by Dr. Karen Hurula

When I teach the principles of spiritual self-care, I’m often challenged by someone in the audience who questions whether self-care is selfish. It’s so common I actually expect it and look forward to the challenge because I believe all believers need to know how vital—and unselfish—spiritual self-care really is.

I think a common struggle in our spiritual journey is the confusion that exists in what is meant by “becoming more like Christ” as we mature spiritually and being image bearers of God. No matter how much we grow in Christlikeness, or how we bear the image of God, we are not God. We are limited by our humanity. We have limits of time, energy, health, knowledge, etc.

Jesus modeled how to care for ourselves during His time on earth. He knew when He needed time alone, to stop working, spend time in prayer or take a nap. He not only knew it, He practiced it. When we fail to respect our limits, we endanger ourselves and those for whom we are responsible.

In addition to the feeling that we need to keep working, giving, serving and doing as an outgrowth of our faith, we live in a society and culture that prizes busyness. Our culture values full calendars, having something to do and somewhere to be at all times. As a society we are notorious for neglecting to use our vacation time. This is not the life God wants us to live, and it’s not the humanity Jesus modeled.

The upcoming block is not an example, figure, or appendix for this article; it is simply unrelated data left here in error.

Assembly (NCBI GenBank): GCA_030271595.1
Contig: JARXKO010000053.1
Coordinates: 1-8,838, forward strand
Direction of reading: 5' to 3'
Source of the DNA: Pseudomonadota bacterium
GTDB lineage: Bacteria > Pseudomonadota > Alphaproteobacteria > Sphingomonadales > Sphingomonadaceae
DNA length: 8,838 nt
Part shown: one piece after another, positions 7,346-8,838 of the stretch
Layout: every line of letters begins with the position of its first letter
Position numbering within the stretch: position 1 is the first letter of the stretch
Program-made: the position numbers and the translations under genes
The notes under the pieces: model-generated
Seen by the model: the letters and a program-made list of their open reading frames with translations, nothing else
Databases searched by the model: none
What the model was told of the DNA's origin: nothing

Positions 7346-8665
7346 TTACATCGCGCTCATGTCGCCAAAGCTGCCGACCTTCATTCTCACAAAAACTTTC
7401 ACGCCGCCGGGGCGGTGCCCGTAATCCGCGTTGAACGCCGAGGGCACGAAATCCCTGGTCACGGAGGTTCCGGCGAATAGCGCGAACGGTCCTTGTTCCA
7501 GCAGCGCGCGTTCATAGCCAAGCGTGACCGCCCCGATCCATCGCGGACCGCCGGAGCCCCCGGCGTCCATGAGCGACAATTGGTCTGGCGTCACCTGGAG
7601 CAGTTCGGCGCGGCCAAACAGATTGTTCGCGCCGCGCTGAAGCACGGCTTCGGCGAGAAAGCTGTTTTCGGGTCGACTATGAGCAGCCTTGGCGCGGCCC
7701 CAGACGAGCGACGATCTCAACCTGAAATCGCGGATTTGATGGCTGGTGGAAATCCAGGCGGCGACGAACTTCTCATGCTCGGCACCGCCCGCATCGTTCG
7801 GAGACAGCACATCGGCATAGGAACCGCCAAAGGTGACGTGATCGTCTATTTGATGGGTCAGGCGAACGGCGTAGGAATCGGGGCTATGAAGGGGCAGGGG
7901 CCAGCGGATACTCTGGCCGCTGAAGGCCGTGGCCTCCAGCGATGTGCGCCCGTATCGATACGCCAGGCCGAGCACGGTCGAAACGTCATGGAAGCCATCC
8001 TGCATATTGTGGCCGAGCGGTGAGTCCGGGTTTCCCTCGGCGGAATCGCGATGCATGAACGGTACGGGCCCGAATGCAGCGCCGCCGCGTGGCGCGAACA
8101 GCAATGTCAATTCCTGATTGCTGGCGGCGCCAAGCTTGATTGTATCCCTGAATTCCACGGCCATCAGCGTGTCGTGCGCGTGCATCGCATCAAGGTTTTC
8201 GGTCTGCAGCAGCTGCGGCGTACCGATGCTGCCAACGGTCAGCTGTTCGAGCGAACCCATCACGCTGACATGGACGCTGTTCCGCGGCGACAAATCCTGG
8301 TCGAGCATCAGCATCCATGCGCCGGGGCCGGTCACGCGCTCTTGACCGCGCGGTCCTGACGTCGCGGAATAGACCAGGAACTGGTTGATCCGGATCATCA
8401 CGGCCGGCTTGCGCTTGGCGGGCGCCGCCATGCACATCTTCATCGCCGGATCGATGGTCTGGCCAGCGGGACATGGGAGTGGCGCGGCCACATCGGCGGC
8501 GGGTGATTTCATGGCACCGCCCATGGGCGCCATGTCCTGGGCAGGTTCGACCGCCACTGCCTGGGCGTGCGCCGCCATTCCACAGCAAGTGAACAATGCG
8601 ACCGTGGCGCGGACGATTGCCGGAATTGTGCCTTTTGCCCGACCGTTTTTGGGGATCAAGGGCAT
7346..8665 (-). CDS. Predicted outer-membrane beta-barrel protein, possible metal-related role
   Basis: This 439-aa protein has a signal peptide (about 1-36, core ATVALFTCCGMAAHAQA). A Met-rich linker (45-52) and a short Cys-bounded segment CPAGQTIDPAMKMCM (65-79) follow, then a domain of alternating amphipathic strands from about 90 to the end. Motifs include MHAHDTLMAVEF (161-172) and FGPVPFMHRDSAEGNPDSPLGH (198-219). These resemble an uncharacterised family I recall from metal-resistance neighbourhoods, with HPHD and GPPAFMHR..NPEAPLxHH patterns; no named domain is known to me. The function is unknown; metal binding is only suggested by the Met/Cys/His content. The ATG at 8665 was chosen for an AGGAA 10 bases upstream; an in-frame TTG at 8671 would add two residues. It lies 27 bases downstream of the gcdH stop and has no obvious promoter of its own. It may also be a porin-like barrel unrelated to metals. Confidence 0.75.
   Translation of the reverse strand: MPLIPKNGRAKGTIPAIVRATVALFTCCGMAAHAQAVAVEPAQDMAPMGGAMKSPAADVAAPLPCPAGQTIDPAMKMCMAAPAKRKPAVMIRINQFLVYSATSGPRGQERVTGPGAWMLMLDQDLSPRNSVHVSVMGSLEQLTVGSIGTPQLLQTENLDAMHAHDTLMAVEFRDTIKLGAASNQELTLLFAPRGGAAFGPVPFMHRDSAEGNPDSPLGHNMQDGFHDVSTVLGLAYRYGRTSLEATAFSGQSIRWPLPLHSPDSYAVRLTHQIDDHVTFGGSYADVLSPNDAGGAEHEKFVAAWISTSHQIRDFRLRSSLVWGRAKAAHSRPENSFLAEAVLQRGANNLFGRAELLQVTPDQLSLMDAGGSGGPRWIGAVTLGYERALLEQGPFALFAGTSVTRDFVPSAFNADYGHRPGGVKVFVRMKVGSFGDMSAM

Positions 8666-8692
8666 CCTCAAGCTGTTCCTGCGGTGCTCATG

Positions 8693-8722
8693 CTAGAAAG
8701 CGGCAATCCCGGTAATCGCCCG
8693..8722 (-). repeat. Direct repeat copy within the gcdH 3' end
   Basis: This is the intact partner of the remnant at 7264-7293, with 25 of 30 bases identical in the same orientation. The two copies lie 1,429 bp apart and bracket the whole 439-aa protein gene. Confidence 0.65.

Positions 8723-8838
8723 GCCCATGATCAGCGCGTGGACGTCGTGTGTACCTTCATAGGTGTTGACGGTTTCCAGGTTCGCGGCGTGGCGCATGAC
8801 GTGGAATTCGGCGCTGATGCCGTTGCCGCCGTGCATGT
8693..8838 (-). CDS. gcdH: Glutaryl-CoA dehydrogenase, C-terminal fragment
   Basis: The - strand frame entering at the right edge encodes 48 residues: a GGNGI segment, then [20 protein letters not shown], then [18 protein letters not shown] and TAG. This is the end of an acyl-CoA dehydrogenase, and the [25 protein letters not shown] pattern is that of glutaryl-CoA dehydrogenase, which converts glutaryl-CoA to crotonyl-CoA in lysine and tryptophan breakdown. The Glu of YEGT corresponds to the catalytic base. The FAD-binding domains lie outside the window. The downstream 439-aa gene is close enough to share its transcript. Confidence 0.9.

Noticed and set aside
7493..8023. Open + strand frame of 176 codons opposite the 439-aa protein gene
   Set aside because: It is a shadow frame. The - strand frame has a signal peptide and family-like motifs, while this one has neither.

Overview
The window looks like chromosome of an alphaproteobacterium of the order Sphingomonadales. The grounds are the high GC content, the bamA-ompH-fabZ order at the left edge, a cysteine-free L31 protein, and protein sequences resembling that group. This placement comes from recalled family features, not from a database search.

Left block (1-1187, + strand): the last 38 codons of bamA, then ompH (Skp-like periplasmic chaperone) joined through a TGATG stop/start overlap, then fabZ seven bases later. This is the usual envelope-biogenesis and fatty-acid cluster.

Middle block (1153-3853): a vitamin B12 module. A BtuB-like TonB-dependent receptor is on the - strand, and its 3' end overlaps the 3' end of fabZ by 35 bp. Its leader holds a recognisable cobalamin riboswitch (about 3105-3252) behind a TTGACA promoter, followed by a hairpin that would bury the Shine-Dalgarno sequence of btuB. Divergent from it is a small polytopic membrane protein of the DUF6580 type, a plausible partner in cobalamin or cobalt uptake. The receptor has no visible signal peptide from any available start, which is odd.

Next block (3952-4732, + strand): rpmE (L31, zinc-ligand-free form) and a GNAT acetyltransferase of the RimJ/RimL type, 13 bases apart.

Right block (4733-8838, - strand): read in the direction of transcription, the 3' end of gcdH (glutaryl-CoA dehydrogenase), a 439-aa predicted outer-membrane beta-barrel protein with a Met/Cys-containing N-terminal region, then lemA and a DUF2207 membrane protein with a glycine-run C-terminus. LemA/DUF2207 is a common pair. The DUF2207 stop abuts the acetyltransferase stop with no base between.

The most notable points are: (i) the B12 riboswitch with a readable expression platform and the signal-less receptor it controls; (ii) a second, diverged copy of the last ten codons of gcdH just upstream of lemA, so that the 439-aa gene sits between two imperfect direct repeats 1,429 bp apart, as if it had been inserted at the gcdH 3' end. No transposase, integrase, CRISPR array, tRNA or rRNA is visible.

Author Pete Scazzero says we do violence to our souls when we don’t respect these natural limits, specifically time and energy, and don’t practice Sabbath. If you look at when God gave the Ten Commandments to Moses and the nation of Israel, He emphasized the command to Sabbath in great detail. Yet, plenty of us live like it doesn’t apply to us.

Sabbath is a beautiful provision God knew we would need. To properly practice Sabbath we need one 24-hour period, every week, where we step away from our work. We step away for several purposes: worship, rest, delight. We rest from our work to demonstrate our trust that God’s purposes can be accomplished without our effort. We spend time developing our relationship with God in worship, both individually and communally. And we delight, meaning we engage with our passions, the other loves and interests God has put in our hearts.

If you haven’t prioritized obedience to this provision and commandment, invite God into your planning and calendar management and ask Him to show you how to make this a regular discipline in your life. Then, step back and see how God shows up and rewards your faith and obedience.

 

 

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